TAMPA BAY – Forward Zach Parise said he felt "very good" after morning skate in Tampa Bay, and a decision will be made later on Saturday on whether he will play against the Lightning.
Parise sat out the Wild's game on Thursday, a 3-1 win against the St. Louis Blues, due to a knee injury.
"I haven't talked to the coach yet, but I'll go talk to him, tell him how it went, how I felt, and we'll go from there," Parise said.
After going through a full practice on Friday, Parise said he's trying to manage wanting to get back in the lineup, and allowing the injury to fully heal so it doesn't linger on through the season.
"For sure you have to trust the player, you have to trust the trainers and the doctors, and if there was a concern of greater damage, then we wouldn't put him out there," Head Coach Mike Yeo said. "But obviously he's a pretty darn good player, and if he's available, we'd like to have him in the lineup."
Forward Erik Haula also participated in morning skate after sitting out of practice on Friday, but Yeo also said a decision hasn’t been made on whether he will play against the Lightning.
The Wild also recalled forward Jordan Schroeder from Iowa on Saturday and placed goaltender Darcy Kuemper on Injured Reserve.
"We'll divulge our lineup at game time," Yeo said.
FIVE'S ARE WILD
When the calendar flipped to December, something began to click for the Wild.
None of the players or Yeo can pin down specifically what happened, other than the defensive efforts have been more in line with Minnesota Wild Hockey.
During that stretch, the Wild has allowed 17 even-strength goals in 14 games, as Minnesota has jumped to the top of the league as far as five-on-five against per game at 1.44 per game.
"It's pretty easy to tell what our game looks like when we're playing well," Yeo said. "The pace of our game has kind of picked up, the structure and detail of our game has been there, and for us, it's a matter of how we execute."
It's something Yeo said on Friday, "has to be a staple of our game," and it's something forward Jarret Stoll has seen the dividends of first hand.
"You have to be committed to do it; it's not easy," Stoll said. "You have to block shots, you have to play in those hard areas, take a hit to make a play, stuff like that.
"The league is very, very skilled now, and every team seems like they're quick and skilled."
Stoll was a member of two Stanley Cup winning teams with the Los Angeles Kings in 2012 and 2014. Each of those teams finished second in the NHL in even-strength goals against per game. Over the past five years, every Stanley Cup winner has finished in the top four in the NHL in even-strength goals against.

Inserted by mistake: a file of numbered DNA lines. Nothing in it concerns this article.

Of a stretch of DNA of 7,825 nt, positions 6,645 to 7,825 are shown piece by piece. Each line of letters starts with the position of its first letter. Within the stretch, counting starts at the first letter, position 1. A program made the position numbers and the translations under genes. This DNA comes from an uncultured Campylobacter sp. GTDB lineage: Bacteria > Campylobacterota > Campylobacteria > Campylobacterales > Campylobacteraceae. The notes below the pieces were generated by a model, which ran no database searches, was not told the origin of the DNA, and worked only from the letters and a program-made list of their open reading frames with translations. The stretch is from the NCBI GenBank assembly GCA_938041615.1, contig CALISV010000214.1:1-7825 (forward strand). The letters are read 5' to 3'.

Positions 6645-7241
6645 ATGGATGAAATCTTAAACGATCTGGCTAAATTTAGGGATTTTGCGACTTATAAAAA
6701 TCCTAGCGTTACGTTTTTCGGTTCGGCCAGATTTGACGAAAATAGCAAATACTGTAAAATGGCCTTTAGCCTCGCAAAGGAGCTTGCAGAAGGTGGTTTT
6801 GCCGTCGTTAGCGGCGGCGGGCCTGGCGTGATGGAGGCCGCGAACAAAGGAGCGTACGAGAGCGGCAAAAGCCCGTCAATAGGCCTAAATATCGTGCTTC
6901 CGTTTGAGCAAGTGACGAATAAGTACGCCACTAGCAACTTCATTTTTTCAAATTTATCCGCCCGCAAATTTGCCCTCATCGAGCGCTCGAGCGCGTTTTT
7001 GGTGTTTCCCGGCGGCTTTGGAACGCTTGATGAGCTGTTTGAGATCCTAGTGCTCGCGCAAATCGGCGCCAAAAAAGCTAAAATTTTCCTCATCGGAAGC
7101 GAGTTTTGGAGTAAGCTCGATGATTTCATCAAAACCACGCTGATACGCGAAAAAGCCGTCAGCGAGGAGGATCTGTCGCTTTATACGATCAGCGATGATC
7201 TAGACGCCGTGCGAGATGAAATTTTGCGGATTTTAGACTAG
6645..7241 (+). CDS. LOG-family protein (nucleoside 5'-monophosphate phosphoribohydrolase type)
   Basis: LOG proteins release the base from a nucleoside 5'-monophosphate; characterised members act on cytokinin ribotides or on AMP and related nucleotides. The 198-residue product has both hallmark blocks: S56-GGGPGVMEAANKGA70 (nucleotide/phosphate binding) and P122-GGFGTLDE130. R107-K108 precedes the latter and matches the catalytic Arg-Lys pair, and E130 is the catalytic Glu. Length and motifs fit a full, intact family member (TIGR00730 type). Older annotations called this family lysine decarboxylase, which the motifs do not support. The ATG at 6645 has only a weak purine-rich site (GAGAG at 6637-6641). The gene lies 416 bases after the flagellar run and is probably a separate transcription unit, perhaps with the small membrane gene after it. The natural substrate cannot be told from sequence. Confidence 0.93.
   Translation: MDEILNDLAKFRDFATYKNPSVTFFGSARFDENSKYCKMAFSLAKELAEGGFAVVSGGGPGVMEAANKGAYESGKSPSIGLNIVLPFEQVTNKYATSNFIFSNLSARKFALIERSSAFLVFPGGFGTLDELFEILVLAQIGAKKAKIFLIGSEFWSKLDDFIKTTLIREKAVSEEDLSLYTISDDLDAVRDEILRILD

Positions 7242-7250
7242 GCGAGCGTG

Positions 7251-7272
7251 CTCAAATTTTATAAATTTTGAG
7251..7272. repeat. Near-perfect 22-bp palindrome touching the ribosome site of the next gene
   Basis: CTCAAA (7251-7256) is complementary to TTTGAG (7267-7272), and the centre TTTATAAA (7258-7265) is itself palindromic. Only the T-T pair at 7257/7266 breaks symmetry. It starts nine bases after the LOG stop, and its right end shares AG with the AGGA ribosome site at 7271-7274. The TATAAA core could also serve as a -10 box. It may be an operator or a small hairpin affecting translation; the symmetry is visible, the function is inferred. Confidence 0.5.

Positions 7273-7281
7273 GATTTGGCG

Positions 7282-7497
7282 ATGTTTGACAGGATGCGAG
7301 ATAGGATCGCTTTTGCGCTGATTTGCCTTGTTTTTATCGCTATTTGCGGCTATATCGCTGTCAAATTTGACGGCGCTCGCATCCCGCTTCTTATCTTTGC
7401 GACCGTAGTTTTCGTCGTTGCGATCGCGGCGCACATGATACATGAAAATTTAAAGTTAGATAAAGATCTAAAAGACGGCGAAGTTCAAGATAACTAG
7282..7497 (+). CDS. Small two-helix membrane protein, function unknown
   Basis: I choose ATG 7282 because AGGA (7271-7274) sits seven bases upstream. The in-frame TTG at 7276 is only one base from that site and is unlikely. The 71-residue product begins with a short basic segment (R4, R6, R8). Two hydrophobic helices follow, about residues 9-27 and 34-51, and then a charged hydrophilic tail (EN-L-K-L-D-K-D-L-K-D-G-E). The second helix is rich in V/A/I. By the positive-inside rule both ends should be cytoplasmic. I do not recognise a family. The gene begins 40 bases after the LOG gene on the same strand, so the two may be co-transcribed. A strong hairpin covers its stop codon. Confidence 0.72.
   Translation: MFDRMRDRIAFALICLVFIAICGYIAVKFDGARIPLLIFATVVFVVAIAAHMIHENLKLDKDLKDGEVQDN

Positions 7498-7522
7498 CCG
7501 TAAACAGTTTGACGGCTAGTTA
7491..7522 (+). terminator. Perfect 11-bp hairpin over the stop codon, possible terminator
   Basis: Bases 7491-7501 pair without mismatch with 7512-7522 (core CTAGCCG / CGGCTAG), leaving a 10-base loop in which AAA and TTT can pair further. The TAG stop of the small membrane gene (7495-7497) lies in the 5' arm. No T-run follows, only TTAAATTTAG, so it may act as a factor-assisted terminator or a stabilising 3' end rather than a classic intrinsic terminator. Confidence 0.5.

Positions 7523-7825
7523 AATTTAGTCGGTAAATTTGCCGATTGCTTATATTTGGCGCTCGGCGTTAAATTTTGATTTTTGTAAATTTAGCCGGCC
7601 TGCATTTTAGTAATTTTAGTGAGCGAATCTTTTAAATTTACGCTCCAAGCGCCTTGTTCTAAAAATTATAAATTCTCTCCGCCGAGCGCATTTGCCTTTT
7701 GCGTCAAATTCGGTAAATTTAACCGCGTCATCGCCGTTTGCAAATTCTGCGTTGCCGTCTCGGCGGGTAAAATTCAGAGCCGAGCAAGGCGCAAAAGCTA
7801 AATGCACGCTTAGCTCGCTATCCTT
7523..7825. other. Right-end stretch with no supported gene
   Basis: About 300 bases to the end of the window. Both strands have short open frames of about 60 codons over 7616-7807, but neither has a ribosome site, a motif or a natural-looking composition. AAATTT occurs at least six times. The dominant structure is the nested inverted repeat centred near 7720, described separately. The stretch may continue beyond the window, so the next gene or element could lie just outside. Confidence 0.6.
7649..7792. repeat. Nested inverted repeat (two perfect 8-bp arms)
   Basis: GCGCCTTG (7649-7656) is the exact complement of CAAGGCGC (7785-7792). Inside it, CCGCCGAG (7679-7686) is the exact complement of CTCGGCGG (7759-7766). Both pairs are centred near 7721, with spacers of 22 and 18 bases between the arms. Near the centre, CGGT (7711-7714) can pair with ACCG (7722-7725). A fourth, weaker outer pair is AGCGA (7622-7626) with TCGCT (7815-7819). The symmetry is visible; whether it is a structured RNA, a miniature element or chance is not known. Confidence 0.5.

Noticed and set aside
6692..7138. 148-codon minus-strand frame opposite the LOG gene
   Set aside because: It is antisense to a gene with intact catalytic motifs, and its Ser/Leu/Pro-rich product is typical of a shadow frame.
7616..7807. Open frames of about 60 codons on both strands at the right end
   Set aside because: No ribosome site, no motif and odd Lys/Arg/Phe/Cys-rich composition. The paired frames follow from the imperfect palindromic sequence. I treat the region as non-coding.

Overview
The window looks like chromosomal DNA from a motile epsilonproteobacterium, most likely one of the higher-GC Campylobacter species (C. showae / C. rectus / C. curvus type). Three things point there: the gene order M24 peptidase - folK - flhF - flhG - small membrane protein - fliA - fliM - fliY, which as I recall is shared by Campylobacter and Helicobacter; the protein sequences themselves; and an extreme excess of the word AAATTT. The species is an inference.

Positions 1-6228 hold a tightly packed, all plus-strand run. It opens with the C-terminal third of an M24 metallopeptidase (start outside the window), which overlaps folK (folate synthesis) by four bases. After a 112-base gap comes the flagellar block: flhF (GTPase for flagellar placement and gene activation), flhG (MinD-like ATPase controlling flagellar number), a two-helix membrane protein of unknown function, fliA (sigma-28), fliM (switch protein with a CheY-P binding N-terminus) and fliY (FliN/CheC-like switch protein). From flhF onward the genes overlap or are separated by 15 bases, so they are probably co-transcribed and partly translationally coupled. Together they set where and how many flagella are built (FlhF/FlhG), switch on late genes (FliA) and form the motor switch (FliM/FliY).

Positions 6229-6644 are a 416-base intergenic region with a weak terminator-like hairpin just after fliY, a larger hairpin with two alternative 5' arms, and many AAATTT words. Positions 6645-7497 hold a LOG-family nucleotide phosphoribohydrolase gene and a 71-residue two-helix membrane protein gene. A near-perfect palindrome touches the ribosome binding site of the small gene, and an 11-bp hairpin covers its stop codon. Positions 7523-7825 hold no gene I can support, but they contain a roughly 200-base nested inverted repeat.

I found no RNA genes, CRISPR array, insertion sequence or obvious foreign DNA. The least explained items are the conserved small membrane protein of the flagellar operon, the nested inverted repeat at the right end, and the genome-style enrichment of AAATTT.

"We want to play as a unit of five, and we do that both with and without the puck," Yeo said. "When we're on top of our game, we like to pressure, we like to be an aggressive team in how we defend."
One of the Wild's latest challenges on Saturday against Tampa Bay will be stopping one the league's most lethal power-play scorers in forward Steven Stamkos. Should the Wild find itself shorthanded on Saturday, knowing where Stamkos is at all times will critical.
"From a killing perspective, you have to know they want the puck to go through him," Ryan Carter said. "You do some things like maybe try to keep the puck on the other side of the ice, but he's still dangerous if it gets through there on a seam pass, and he puts it in."
Since 2009, Stamkos is second in the NHL with 94 power play goals.
"It would be good to stay off the penalty kill tonight," Yeo said. " A guy like that, he still finds a way. You can talk about taking him away, you can talk about doing all these other things, and obviously that creates other threats out there, but guys like that, they still find a way."
Carter said it's a fine line to walk. With other forwards like Nikita Kucherov and Ryan Callahan on the power play, Minnesota wants to provide Stamkos with the requisite attention, but not over-compensate.
"It seems like it's that way not just on power plays, but throughout games," Carter said. "You want to give teams respect, but not too much, and you want to give players respect, but not too much.
"The way we kill with pressure, it's kind of more of a scheme thing where we'll try to keep pucks on opposite ways, but we're not going to shadow a guy and leave ourselves exposed in other areas."